Located on the main Chandni Chowk road, just opposite Baptist Church, before Sunheri Masjid lies one of the sacred places of Sikhs in the capital, Gurdwara Sisganj. The gurdwara commemorates the site where on the orders of Mughal Emperor Aurangzeb Guru Tegh Bahadur; the ninth guru of the Sikhs was beheaded. He was martyred here in 1675 under a banyan tree because he objected to emperor’s use of force against the Hindus, who refused to renounce their faith and religion.
To visit the gurdwara, the visitant should leave their shoes outside at the counter and cover their head. Though one can go to the main worship place directly but it would be better if one first visit the ‘Information Office’, which is near the entrance. From there a member of the Gurdwara Management Committee will accompany and show the visitant all-important places within the gurdwara.
The main worship room of the gurdwara, which is very spacious and flood lit has the Sikh Holy Book, the Guru Granth Sahib under a beautifully carved golden canopy. The sacred book is covered with a large red cloth and has piles of garlands of marigolds at its base. At night, the book is ceremonially carried to a special room in the gurdwara that can be seen through the glass. The book is kept there in a special-resting closet. Near the room is also kept the part of the banyan tree under which the ninth guru was killed. There is also an enclosed structure where the guru was held prisoner before beheading.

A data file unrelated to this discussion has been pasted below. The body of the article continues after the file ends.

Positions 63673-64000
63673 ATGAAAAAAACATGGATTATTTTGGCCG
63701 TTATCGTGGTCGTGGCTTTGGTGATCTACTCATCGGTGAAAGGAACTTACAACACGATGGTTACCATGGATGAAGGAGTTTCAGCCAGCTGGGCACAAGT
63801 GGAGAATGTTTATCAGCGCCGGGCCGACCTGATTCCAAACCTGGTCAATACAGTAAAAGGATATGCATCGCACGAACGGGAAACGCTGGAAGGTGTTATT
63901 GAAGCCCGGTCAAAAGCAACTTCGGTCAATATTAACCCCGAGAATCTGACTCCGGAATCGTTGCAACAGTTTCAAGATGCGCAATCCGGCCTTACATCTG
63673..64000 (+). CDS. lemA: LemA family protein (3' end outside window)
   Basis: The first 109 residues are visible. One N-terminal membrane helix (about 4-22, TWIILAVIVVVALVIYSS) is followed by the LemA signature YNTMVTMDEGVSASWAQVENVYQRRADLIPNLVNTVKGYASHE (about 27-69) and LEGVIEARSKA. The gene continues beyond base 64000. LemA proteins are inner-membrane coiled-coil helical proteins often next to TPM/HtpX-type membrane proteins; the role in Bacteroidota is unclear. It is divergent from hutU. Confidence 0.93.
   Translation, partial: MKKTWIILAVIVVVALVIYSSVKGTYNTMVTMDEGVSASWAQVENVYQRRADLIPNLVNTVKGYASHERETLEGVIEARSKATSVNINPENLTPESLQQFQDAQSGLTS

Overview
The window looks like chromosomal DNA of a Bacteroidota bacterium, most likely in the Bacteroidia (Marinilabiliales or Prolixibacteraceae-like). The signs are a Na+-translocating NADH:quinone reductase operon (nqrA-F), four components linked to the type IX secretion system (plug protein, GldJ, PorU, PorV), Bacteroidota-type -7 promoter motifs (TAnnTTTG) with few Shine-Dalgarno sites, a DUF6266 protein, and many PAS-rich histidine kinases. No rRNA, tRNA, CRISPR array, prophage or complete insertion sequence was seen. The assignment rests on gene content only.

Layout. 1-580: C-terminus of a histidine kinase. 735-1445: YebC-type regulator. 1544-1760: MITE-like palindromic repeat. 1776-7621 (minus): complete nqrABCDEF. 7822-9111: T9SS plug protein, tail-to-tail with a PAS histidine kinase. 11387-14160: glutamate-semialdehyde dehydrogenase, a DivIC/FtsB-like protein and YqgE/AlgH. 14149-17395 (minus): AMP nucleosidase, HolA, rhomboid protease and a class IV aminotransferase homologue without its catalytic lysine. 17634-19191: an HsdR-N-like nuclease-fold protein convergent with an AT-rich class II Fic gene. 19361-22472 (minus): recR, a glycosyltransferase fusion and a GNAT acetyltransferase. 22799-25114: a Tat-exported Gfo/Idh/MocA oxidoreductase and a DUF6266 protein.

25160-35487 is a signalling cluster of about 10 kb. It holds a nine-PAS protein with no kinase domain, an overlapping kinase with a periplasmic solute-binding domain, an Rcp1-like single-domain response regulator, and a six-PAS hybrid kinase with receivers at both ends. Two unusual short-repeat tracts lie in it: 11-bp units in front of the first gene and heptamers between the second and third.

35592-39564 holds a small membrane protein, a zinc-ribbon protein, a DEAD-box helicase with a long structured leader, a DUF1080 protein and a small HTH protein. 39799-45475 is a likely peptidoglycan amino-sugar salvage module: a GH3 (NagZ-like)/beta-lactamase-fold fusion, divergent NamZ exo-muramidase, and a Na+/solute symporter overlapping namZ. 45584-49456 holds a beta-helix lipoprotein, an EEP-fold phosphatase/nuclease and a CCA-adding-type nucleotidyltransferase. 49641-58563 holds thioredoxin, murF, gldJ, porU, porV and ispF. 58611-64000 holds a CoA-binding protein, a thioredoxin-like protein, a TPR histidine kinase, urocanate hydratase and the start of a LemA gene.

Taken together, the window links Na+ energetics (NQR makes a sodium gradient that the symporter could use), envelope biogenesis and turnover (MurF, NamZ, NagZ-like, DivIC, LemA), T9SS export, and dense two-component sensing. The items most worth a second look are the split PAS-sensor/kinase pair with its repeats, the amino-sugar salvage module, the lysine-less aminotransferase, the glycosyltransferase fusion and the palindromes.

Throughout the day religious hymns are sung near the golden canopy and devotees that includes both sexes men and women, come and listen it with devotion. After the prayer, the devotees receive karah, a consecrated food cooked of wheat and ghee as blessings from the gurdwara.
An important feature and attraction of all the gurdwaras are their community kitchens (Guru ka langar), which oppose discrimination based on caste and stress the concept of equality. Here people of any background, religion, caste, color and creed eat together. The community kitchen of this gurdwara too feeds around 2000-4000 people everyday and it is advisable not to miss to taste the good food made under good hygienic conditions.